At midnight tonight, 2-million South African SIM cards will no longer function. ARTHUR GOLDSTUCK and SEAN BACHER explain why and what to do.
Midnight tonight ‚ 30 June 2011 ‚ will see the deactivation off of all SIM cards numbers that have not been registered in terms of the Regulation of Interception of Communication Act (RICA). At last count, 24 hours ago, that amounted to around 2.7-million SIM cards or cellphone numbers. In just a week, however, that had come down by close to a million, from 3.6-million, as South Africans rushed to register. With the deadline looming, it is likely to drop to below two million.
That is less than 5% of all active SIM cards in South Africa, and far better than the worst case scenario of 10% originally anticipated. Chances are that only about 1% of contract customers will find numbers not working, and around 3% of pre-paid users.
The biggest impact among contract customers will be felt by users of 3G data cards or modems, which often are bought separately from cellphone contracts. Among pre-paid users, churn is so high ‚ 40% a year ‚ that it is likely that a high proportion of the numbers that will be deactivated were already out of use anyway.
In short, from a registration point of view, RICA has been a massive success. It remains to be seen whether it will be equally successful for law enforcement, however. That is the main point of RICA, but law enforcement agencies will need court orders to listen in on any communications, or to trace calls. That means they will need reasonable grounds to suspect a crime has been committed or is likely to be committed by the user of that number. It further means they are unlikely to be able to do so live in action so to speak, during the commission of a crime.
The structures that will be required to ensure efficiency and speed in this process ‚ crucial to its effectiveness ‚ also need to be put in place and given adequate resources. Little has been said about that.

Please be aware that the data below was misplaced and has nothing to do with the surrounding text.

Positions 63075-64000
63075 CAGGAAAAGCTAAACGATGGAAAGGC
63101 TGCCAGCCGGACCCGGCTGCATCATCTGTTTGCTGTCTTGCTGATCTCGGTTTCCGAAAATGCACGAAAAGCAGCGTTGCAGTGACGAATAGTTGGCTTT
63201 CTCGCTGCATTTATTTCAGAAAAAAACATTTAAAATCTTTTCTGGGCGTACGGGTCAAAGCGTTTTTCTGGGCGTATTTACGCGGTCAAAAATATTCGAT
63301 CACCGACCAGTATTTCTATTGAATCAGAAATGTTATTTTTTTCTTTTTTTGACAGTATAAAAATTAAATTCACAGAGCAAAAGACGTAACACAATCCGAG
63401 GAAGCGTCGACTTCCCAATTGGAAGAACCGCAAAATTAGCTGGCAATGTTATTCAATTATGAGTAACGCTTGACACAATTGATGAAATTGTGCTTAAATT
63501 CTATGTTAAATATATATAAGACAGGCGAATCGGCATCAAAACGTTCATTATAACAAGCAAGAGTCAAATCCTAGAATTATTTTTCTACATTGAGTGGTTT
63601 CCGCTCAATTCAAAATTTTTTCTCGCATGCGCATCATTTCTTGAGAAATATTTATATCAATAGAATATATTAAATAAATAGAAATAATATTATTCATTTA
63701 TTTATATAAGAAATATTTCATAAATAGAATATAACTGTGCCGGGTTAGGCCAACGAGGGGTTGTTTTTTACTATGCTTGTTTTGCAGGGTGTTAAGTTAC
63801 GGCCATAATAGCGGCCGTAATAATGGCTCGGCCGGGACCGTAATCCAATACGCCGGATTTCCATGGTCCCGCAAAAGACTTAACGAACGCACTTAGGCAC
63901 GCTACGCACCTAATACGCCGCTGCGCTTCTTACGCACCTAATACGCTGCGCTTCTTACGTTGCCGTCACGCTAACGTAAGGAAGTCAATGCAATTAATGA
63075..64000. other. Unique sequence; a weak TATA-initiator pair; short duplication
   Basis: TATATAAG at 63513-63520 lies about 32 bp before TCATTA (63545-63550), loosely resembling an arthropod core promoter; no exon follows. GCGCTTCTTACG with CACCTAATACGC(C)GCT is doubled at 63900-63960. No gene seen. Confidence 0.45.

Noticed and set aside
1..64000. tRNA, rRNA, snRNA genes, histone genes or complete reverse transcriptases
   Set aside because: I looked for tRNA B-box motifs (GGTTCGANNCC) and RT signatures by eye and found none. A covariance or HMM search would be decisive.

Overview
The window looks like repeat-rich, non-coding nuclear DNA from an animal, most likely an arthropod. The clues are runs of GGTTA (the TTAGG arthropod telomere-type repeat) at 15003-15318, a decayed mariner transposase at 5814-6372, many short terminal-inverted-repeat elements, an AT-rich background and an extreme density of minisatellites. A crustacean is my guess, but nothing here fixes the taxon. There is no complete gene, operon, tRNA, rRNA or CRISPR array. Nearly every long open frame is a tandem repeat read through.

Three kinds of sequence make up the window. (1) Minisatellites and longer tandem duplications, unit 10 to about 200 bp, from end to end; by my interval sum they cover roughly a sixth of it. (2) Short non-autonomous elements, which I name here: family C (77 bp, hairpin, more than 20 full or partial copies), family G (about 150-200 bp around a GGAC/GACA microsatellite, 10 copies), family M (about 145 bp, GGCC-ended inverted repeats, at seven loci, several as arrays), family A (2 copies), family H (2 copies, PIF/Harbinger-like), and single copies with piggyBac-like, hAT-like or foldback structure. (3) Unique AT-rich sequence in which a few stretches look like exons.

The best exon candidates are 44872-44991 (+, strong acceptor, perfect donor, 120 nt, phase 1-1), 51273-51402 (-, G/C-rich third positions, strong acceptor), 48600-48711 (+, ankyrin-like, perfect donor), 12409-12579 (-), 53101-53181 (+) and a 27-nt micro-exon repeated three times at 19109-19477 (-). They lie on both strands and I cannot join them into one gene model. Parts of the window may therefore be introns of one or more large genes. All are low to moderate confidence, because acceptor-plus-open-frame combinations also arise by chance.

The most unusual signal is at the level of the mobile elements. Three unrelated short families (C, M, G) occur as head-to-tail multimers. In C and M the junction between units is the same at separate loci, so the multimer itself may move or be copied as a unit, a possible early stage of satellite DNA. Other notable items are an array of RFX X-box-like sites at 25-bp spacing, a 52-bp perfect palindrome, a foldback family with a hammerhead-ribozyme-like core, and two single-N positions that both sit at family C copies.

How to check your RICA status
How do you know if you are RICA ready?
There are a few quick and easy ways to check your status. In many cases, you don’t even have to leave your computer or phone and stand in long queues to find out.
If you use Vodacom as your service provider, you can check via one of the following four steps:
¬∑ By visiting your local Vodacom store where they will be able to tell you on the spot ‚ this is beneficial as you can then RICA yourself there and then if you’re not ‚legal‚ .
¬∑ You can send @vodacom111 a Tweet on Twitter
¬∑ By phoning 111 on a Vodacom phone or 082 111 from any other phone.
¬∑ Finally, the easiest way is by simply sending a free SMS with the word ‚RICA’ to 31050.
MTN subscribers can check on their RICA status by visiting the MTN website (www.mtn.co.za) and navigating to the Services menu, under which they will find the RICA option. Click on this and type in your cellular number.
MTN subscribers without access to a computer can contact the MTN RICA centre on 083 123 7422.
Cell C customers can call the Cell C contact centre on 140 from a Cell C number or 084 140 from a non-Cell C number. They can also walk into their nearest Cell C outlet to find out their status.
You can also dial *133*7422# and you’ll get your RICA status in return.
Finally, Cell C customers can SMS the word RICA to 14579.
Virgin Mobile customers can dial *124# from their Virgin Mobile cellphones. Thereafter, they will receive an SMS on their RICA status.
8.ta users don’t need to RICA their SIM cards, as the service provider automatically did this when they were signed up. That’s the advantage of launching a network once the RICA process was firmly under way. However, just to be sure, you can pop into your nearest 8ta store to make sure. You will find a list of stores on 8.ta’s website.
If, after all this, you are still disconnected, most of the networks have given an assurance that they will keep numbers on their systems for six months, and will reactivate them in that time if they are RICAd. However, penalties may be applied.
You have just a few hours to avoid that possibility.
* You can follow Arthur Goldstuck on Twitter on @art2gee, Sean Bacher on @seanbacher, and Gadget on @gadgetza.
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